The Pigs and the Flood (by Jared Milrad)

News is breaking today that Des Moines County sheriffs in Iowa shot about 10-16 pigs who presumably had escaped a factory farm, swam through a massive flood, and found safety atop sandbag levees. County officials feared that the pigs would cut the levees with their hooves or root there.

I am not one to criticize the actions of county officials who, according to their own best judgment, made a difficult decision in an emergency situation. After all, animals are killed in these situations all the time — including a bear who recently strayed into a populated area in Boston. And as one official points out, pigs are killed in slaughterhouses everyday — particularly in Iowa, where there were 15.5 million pigs on over 10,000 farms in 2002.

But the question must be asked: would we have had the same reaction to these animals if they were dogs instead of pigs? What about wolves instead of pigs?

For example, when family pets are shot, county officials often have a different reaction: offer up a reward for the killer. A $4,000 reward is being offered for a dog who was shot to death in Maryland.

In the case of the flooded pigs, what was the true motivation for shooting them? Was it, as one official argued, fear for people’s property? Or was it simply that we value different animals differently?

Some or all of the above may be true. But I for one believe that we should think very, very critically before we take a life, and minimize harm whenever possible. Moreover, while we may value different animals differently, each is still a sentient being who deserves our utmost respect.

We would ask nothing more for our dog, so why not for our pigs?

—–

Our Common Concern :: a socially conscious blog

About Jared Milrad

Born in New York City, Jared split his childhood between New York and central New Jersey. He later graduated Summa Cum Laude from North Carolina State University with a B.S. in Fisheries & Wildlife Sciences and from Tufts University with a M.S. in Animals and Public Policy. Jared has long held an abiding interest in finding common ground between humans and in protecting non-humans. Currently a resident of Someville, Massachusetts, Jared has traveled to four continents and one day hopes to practice public interest law.
This entry was posted in Ethics and Public Policy and tagged , . Bookmark the permalink.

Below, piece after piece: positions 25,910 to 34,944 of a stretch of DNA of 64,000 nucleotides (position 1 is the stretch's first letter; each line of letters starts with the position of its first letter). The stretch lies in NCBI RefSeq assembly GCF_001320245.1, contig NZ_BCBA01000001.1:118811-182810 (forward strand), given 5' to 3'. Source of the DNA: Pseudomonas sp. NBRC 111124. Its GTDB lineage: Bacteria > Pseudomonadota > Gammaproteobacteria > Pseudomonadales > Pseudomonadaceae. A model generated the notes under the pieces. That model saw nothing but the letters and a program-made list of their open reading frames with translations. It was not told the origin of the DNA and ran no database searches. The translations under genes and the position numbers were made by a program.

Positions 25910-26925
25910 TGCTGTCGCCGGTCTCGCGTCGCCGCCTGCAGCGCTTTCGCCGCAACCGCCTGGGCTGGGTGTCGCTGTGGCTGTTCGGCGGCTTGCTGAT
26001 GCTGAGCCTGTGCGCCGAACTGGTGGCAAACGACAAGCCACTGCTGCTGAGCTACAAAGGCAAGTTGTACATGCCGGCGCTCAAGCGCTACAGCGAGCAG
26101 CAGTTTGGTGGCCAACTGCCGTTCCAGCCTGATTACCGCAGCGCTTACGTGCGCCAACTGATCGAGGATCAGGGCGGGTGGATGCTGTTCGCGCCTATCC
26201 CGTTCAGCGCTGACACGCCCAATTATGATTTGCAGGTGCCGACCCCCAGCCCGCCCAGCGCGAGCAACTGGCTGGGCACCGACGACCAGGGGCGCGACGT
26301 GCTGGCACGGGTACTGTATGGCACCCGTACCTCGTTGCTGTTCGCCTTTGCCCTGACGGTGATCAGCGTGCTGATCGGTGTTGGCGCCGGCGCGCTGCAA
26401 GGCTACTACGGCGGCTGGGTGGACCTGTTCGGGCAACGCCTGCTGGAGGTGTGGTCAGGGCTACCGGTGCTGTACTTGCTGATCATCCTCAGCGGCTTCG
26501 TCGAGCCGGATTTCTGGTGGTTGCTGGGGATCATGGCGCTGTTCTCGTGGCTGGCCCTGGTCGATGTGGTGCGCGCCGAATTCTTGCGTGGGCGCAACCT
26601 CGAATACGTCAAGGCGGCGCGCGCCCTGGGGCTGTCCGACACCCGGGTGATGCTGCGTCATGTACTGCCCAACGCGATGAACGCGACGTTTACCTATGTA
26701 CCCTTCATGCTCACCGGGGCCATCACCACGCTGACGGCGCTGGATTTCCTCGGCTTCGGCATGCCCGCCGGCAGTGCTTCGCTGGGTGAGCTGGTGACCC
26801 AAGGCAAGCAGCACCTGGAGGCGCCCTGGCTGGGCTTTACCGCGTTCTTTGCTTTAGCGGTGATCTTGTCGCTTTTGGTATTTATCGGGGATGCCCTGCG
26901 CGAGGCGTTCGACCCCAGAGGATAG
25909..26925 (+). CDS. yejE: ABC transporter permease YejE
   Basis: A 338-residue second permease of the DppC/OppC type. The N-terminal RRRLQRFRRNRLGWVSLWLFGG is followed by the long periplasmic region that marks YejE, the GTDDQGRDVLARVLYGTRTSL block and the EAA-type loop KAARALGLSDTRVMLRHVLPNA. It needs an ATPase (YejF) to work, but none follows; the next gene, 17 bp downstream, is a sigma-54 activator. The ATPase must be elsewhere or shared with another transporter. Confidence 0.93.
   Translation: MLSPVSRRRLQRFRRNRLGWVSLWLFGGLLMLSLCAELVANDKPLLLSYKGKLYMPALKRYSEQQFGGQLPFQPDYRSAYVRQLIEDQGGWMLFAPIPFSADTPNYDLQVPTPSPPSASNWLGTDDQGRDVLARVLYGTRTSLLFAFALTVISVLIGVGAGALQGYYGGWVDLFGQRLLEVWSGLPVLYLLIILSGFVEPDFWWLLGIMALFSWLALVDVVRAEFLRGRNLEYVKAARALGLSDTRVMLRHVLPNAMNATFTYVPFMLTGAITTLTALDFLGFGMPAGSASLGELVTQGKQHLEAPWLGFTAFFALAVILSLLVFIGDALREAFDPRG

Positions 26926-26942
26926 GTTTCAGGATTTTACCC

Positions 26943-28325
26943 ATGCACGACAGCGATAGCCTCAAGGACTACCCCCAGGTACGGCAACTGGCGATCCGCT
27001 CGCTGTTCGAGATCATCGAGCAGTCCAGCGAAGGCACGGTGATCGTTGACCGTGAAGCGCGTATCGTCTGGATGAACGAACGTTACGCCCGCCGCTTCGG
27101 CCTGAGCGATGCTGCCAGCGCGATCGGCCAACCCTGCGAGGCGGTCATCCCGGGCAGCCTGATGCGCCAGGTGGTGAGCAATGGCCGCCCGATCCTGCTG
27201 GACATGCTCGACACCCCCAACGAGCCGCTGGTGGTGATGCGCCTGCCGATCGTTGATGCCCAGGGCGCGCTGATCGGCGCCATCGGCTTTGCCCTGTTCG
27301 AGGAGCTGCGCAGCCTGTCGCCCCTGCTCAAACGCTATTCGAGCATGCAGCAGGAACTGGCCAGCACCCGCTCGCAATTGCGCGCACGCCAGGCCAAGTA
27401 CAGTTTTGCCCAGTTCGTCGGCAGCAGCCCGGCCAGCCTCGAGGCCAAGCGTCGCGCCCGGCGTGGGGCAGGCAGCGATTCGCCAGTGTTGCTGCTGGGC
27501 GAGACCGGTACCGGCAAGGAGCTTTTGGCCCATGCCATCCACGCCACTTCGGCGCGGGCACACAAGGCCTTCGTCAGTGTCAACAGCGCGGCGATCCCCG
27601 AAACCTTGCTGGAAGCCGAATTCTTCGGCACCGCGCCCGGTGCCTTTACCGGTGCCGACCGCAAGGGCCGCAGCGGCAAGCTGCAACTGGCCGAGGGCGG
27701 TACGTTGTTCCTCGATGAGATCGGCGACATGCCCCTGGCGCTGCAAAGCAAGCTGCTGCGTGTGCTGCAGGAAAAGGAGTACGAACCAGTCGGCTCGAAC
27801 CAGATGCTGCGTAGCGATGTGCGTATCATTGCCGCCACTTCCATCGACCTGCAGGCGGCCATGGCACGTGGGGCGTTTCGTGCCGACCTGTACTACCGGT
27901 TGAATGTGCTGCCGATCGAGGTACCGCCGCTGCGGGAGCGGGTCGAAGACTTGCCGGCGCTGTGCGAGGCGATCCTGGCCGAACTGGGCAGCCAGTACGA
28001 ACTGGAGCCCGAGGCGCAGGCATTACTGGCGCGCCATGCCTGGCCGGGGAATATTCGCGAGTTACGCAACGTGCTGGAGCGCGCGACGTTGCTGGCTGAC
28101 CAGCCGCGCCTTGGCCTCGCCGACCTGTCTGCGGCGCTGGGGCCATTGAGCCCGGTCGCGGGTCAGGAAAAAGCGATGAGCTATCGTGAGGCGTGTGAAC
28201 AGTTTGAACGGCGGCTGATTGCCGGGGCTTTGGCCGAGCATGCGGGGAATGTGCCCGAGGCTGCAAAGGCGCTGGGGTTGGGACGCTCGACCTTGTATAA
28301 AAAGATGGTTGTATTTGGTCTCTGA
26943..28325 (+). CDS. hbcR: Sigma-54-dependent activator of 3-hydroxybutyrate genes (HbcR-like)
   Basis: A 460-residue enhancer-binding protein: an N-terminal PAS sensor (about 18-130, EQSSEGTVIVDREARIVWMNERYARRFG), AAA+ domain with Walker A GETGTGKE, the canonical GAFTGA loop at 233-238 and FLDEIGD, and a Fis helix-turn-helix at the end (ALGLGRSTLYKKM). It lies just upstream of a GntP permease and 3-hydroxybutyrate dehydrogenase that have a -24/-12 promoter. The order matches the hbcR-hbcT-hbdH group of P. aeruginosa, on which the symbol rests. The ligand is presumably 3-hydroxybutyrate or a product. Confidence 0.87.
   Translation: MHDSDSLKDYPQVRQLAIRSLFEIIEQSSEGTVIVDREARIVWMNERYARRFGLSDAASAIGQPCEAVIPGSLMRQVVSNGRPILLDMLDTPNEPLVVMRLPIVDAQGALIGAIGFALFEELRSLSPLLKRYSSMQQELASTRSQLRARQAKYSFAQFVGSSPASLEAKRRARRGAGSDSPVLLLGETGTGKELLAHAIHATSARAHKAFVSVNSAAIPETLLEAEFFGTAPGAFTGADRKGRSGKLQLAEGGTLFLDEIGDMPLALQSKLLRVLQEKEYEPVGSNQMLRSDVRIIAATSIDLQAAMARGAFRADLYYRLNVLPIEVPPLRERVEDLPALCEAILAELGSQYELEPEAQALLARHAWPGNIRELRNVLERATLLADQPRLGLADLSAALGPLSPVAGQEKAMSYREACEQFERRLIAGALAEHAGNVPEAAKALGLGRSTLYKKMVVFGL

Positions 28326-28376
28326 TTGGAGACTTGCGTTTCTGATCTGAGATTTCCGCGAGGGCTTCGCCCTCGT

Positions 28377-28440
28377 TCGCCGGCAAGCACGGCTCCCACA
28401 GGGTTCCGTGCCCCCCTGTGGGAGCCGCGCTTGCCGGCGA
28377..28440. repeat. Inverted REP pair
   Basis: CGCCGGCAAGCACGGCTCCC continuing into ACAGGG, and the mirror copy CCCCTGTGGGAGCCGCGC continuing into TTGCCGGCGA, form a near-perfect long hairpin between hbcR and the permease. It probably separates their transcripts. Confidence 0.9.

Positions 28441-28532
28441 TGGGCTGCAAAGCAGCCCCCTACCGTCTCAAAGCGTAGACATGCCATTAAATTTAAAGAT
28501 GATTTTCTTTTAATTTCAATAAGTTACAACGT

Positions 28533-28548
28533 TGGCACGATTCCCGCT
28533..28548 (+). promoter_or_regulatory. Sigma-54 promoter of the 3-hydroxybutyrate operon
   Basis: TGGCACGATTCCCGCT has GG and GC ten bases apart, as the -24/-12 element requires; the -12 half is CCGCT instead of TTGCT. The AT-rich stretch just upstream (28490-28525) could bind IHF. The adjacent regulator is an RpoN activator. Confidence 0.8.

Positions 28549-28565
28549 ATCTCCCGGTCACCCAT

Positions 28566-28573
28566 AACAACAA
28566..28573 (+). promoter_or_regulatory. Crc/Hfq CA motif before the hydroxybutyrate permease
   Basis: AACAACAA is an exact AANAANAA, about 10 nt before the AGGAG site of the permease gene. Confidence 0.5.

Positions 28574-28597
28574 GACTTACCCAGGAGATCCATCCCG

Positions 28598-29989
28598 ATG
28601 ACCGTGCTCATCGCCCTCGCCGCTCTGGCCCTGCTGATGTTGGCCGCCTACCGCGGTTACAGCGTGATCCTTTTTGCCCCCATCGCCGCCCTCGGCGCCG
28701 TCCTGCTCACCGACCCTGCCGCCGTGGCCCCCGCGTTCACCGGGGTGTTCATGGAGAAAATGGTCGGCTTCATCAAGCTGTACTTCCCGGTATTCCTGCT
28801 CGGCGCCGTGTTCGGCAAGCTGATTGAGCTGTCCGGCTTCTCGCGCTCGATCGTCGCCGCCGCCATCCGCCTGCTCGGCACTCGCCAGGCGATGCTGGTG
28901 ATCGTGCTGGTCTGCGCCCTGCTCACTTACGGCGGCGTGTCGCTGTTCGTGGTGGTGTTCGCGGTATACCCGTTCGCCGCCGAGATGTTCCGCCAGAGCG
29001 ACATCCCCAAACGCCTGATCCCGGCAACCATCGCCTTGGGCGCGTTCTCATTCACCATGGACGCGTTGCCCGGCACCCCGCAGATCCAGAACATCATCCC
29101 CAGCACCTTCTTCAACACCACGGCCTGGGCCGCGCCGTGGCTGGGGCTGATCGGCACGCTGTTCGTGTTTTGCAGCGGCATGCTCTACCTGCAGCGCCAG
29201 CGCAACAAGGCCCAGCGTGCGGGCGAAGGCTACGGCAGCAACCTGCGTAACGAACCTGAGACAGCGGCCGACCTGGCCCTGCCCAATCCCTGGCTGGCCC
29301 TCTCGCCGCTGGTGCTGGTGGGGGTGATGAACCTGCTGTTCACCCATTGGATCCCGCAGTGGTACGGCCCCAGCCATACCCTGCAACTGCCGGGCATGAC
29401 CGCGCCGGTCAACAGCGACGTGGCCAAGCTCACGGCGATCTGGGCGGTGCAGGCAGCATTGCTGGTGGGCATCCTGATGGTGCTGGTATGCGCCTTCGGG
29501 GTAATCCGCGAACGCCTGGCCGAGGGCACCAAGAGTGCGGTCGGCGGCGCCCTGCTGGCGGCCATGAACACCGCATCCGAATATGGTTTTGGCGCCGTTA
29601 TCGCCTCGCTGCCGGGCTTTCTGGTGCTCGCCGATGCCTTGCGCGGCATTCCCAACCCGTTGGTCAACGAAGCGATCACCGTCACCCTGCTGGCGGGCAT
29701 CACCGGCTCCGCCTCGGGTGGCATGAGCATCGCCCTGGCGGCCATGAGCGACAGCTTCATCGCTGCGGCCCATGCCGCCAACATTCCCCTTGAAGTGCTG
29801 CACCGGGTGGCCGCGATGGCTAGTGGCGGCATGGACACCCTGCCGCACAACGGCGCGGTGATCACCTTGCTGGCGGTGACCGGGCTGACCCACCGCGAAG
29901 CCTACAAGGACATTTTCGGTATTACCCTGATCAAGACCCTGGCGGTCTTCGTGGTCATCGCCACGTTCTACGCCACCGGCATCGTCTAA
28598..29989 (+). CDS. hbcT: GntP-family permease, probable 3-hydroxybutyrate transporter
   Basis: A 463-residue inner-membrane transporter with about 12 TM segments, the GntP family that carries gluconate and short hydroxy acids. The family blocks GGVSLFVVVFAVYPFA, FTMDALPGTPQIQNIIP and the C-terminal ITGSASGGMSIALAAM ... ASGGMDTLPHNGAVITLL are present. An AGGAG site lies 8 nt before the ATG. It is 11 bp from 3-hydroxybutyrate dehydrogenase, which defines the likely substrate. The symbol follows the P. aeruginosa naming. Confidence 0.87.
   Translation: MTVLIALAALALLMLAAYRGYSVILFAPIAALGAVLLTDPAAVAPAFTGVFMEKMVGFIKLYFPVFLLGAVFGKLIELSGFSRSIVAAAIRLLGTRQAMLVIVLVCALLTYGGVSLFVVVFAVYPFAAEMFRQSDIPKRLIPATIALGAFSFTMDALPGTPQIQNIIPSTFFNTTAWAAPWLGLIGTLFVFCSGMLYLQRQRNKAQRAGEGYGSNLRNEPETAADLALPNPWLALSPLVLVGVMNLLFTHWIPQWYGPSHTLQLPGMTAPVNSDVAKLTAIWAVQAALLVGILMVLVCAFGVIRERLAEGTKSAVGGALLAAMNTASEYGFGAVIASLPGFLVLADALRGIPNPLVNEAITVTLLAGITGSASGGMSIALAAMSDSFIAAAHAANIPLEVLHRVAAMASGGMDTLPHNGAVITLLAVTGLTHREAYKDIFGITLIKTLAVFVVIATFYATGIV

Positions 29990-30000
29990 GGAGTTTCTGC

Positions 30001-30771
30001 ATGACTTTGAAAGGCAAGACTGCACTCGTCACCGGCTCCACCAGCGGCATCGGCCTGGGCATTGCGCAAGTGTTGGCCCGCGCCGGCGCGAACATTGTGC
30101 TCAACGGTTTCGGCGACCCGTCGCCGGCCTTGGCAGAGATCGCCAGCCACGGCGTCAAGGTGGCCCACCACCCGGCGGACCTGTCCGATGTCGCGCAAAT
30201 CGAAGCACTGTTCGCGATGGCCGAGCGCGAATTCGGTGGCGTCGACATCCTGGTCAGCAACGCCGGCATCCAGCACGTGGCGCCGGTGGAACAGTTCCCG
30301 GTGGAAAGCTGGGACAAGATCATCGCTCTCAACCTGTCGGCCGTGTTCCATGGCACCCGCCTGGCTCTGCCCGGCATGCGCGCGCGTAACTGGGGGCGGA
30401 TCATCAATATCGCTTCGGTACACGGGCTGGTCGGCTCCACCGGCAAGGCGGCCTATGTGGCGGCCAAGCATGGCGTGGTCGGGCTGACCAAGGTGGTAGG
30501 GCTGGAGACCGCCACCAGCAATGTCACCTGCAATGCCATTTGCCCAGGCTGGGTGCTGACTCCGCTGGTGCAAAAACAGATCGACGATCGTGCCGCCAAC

2 Responses to The Pigs and the Flood (by Jared Milrad)

  1. I think it’s interesting to point out, as many animal rights activists do, that we tend to treat animals differently depending on seemingly morally irrelevant factors: pigs, after all, are smarter than dogs and can be very good companions, and so there doesn’t seem to be a reason to treat pigs as expendable when we don’t do the same with our more furry friends.

    But I don’t think that goes very far in showing that we ought to give pigs more consideration, dignity, value or whatever: it certain isn’t consistent to say that dogs are inherently better than pigs, but why can’t we say we put more value on a dog’s life and well-being because we’re emotionally attached to them? Instead of saying dogs have more *moral* worth than pigs, we might instead just say that dogs have a greater instrumental value, and so we care more for them.

    Also, your claim that both dogs and pigs are sentient is, I think, controversial: I’m not an expert, but as far as I know it’s unclear just how self-aware these animals are.

    Also, please feel free to leave me a reply if anyone’s has a comment to what I’ve written; I always appreciate hearing from others!

  2. great question to raise, but i’m not sure it’s all that different. it’s a fairly well-known fact (at least among those who were there) that many katrina dogs were shot by police after they’d been gathered in a local high school.

Comments are closed.